Many of you students at NCSU might have noticed a creek running through central campus. This is the Rocky Branch Creek, and it can most easily be seen when walking on the Rocky Branch trail that goes from Pullen Park all the way through central campus. It drains into Walnut Creek, which drains into the Neuse river. Even though today it is a lovely view for your morning walks, it was not always this way. In 1978 the Rocky Branch Creek was the most polluted stream in urban North Carolina, according to the Division of Water Quality. Development in the surrounding area cut off its drainage and floodplain areas. Channelization led to loss of biodiversity and habitats for certain animals living around the creek. This degradation of the creek made it something to not be proud of, but that has dramatically changed.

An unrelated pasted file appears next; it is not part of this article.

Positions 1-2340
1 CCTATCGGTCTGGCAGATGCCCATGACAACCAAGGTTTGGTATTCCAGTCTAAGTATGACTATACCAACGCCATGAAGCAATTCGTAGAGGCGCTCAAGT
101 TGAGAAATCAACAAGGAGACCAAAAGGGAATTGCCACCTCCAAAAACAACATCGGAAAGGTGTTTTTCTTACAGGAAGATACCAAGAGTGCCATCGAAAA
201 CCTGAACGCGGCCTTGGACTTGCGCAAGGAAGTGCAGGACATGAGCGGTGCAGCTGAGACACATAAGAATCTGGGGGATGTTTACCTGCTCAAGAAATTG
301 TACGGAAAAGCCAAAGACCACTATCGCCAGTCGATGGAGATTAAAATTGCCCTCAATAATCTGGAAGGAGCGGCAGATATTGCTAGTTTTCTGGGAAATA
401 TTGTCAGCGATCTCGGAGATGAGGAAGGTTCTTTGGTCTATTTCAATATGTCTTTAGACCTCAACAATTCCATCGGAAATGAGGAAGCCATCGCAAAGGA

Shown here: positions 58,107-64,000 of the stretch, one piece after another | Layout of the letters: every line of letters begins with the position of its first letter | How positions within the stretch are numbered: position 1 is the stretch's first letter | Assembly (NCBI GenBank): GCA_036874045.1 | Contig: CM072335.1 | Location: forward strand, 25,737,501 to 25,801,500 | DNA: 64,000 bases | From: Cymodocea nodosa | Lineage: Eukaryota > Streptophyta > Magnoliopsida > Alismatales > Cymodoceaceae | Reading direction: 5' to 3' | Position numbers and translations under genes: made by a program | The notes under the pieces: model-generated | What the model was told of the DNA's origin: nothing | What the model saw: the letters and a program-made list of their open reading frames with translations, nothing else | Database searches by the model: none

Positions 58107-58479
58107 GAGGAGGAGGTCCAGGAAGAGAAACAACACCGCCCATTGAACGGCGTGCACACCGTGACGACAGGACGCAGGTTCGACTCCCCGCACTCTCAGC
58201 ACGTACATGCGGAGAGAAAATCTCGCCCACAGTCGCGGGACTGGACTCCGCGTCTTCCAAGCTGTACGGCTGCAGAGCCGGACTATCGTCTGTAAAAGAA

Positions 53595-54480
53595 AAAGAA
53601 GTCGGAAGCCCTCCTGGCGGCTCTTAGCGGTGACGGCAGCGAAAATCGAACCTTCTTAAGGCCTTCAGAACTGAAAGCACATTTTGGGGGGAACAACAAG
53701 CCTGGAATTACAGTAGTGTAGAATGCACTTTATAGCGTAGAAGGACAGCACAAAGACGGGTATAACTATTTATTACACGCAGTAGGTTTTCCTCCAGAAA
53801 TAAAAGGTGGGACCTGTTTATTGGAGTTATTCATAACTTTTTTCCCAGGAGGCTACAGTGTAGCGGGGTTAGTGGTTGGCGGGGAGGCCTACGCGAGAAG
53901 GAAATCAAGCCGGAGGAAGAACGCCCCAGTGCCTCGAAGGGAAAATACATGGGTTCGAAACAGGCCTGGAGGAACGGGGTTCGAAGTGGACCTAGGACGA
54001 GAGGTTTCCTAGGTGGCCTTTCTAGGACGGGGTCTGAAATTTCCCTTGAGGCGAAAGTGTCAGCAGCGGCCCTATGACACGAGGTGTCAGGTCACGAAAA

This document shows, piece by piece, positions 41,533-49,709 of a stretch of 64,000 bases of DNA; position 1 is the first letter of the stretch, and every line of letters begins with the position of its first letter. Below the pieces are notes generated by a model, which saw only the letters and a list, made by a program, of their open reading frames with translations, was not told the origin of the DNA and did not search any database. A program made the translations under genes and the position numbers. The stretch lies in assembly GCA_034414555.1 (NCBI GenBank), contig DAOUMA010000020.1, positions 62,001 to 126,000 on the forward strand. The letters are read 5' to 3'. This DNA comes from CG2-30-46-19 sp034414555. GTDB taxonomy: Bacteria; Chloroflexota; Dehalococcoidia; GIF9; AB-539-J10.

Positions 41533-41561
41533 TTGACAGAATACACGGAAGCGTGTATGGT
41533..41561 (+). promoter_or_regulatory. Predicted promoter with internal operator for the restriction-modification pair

Noticing the creeks degradation people took action, and the creeks renewal began. The main concept that led to a full recovery of the creek was natural channel design techniques that led to a new floodplain that the river can flow through. The restoration of the creek has led to increased native plant life around the creeks new floodplain. This provides a greater habitat for the urban wildlife to inhabit. Increased planting, by NC State, has also increased the plant life in the area around the creek. If you would like to learn more about the Rocky Branch creek, and its restoration, try walking the Rocky Branch Trail one day. It is beautiful, relaxing, and a great way to get outdoors. Along the trail, there are many signs that explain the restoration process, where the new floodplain is, what wildlife is near, and many other facts about the area surrounding the Rocky Branch Creek.